Tuesday, June 23, 2009

Next Month - Sci-Fi!!

I have picked a book for us to read for next months Sci-Fi theme: Edenborn by Nick Sagan.

Since I officially know NOTHING about science fiction, I decided to select a title from the recommended reads listing on Novelist. If you can't get a copy of Edenborn, I suggest you find your way onto Novelist and pick another title from the same science fiction genre (there are a heap to choose from). Just look for the heading of 'Playing God'.

Tuesday, June 16, 2009

Writing for writing's sake

I find it really interesting the response to the importance of narrative structure in the books we are reading.
I've also recently read The razor's edge, by Somerset Maugham and Slaughterhouse 5 by Kurt Vonnegut, who, in telling other people's stories, have written themselves into that story as well, making the books a 'semi autobiographical fiction.'
There is evident structure in these books, even if time is played with in Slaughterhouse 5, but they are easy to follow and the purpose of the books is easily identified.
So, what I am getting at I suppose, is:
Henry Miller and Jack Kerouac- writing for writing's sake?

Wednesday, June 10, 2009

how bout an easy question....

What are you reading and do you like it?

Sunday, June 7, 2009

Character identification

Henry Miller's works often delve into a stream of consciousness type detour from the story. I find this is the place you find the real gems in fabulous quotes on how he sees the world.
How do you relate to the characters in your book? Do you feel like you know them better in that they are real experiences being described rather than ficticious events (whether you are reading it as a work of fiction or not)?

The journey

Kerouac himself described 'On the road' as (and I paraphrase) a book about two guys searching for something that they never actually find.

How does your autobiographical fiction selection differ to the normal narrative that you are used to? Is there a clear beginning, middle and end? How do you feel about the shift in literary conventions and bounds?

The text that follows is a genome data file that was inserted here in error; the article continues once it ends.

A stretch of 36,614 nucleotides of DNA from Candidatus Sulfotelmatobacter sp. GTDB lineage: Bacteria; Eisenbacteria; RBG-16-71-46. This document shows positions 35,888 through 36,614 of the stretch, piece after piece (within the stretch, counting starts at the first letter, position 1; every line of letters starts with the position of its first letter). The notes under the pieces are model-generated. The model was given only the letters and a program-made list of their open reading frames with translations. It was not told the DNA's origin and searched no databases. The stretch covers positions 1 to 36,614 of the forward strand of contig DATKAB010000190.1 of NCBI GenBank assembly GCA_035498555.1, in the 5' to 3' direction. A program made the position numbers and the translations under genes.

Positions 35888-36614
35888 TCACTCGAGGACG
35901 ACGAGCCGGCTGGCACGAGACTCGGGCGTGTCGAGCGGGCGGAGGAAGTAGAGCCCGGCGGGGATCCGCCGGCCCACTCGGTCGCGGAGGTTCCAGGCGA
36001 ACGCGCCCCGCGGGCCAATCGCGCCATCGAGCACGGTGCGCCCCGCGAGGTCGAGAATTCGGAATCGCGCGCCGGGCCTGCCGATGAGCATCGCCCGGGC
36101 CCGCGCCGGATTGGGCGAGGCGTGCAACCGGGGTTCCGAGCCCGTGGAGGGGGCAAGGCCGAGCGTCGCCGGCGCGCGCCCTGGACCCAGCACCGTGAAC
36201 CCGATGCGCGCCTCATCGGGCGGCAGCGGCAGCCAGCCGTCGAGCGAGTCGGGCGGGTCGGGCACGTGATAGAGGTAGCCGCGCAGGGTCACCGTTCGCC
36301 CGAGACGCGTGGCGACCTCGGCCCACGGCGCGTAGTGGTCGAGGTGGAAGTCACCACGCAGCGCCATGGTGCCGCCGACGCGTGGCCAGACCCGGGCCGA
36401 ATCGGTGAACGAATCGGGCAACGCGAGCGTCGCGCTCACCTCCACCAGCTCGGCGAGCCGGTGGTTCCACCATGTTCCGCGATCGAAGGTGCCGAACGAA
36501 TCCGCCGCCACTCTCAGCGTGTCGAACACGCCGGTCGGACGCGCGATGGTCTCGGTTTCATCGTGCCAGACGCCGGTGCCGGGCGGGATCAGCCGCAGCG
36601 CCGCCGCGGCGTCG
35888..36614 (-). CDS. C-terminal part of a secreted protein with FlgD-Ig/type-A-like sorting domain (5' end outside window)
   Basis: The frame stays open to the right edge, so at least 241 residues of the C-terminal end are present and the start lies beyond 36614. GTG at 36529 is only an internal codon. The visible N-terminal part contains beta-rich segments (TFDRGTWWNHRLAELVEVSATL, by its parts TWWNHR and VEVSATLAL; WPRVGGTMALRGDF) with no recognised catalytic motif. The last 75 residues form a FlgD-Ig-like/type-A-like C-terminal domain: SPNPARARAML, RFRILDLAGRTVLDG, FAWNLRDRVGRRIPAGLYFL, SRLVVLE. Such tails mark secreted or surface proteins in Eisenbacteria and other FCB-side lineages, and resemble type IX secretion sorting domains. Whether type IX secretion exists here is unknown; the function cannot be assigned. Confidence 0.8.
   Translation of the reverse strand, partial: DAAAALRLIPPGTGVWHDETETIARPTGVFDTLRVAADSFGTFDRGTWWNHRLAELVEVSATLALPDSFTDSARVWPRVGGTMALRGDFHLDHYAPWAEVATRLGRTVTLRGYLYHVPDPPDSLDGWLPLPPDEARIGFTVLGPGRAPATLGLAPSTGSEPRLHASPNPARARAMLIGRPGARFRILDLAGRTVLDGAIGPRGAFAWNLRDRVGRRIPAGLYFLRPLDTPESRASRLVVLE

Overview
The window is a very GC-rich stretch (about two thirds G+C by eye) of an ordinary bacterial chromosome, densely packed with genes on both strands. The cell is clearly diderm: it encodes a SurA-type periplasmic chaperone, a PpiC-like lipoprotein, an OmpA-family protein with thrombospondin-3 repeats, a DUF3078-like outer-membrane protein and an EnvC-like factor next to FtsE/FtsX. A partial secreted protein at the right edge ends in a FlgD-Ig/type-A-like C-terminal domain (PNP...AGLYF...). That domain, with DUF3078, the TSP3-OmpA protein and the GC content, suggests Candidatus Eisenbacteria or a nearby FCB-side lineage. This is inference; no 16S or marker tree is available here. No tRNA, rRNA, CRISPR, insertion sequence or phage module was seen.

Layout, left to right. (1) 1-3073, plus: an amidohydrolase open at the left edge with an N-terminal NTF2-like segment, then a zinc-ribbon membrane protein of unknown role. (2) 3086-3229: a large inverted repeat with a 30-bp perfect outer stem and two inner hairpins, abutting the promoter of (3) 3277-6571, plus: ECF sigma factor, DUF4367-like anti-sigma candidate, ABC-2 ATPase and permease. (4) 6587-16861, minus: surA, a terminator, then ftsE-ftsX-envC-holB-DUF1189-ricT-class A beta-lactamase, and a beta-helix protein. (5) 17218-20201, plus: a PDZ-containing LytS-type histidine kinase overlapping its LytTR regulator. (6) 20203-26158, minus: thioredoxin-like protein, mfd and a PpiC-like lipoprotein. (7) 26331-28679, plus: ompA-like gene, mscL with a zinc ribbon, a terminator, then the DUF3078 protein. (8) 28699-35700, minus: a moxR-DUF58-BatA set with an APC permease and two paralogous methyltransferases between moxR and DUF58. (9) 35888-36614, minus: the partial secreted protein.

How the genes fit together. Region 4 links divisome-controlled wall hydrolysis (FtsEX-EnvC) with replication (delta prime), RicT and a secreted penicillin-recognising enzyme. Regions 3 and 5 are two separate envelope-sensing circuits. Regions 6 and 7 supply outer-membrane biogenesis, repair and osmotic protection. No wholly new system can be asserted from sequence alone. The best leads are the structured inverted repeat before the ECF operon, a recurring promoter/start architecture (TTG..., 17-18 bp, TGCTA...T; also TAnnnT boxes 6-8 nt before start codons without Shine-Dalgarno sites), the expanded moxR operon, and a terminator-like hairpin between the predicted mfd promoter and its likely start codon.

Memoir vs fiction

In the book 'Why Kerouac matters' the author writes about the themes of 'On the road.' He suggests "'Kerouac didn't mature, he sunk deeper into drink, insecurity and his mothers toxic bosom' But that's reading On the road as a memoir, not a work of fiction."
How are you reading your book of choice, as a fiction or non fiction work?
Does any prior knowledge you have of the author impact your relationship with the text?

Monday, June 1, 2009

The autobiography as fiction

Hi all and welcome to June.
Here we will discuss the autobiography as fiction and I posted some suggested reading a little while ago.
I recommend reading these, but if you have trouble getting a hold of anything or can't dig them, then I direct you to wikipedia lists where you will find helpful guide to this genre. You could even cheat for Kathryn's month and read 'In cold blood.' But that wouldn't be nearly as fun as reading two books! I'd also add to the list the book 'Henry and June' by Anais Nin, which is a fictionalisation of her diary of the year she had an affair with Henry Miller and his wife. The lib has a copy and I do too if anyone is interested. I picked up a copy of the Rum diary by Hunter S. on the weekend too, which I will pass around to all interested.
I will warn that I am trying to come up with some questions based around the form and style of the books recommended, but may very well move into discussions of the particular books I have suggested and some background knowledge as we compare the fiction to the real life.

Since it's only the first of June, I will give you some time to get settled in to your books before posting some questions, but keep an eye out because there may very well be something by the end of the week.

Happy reading!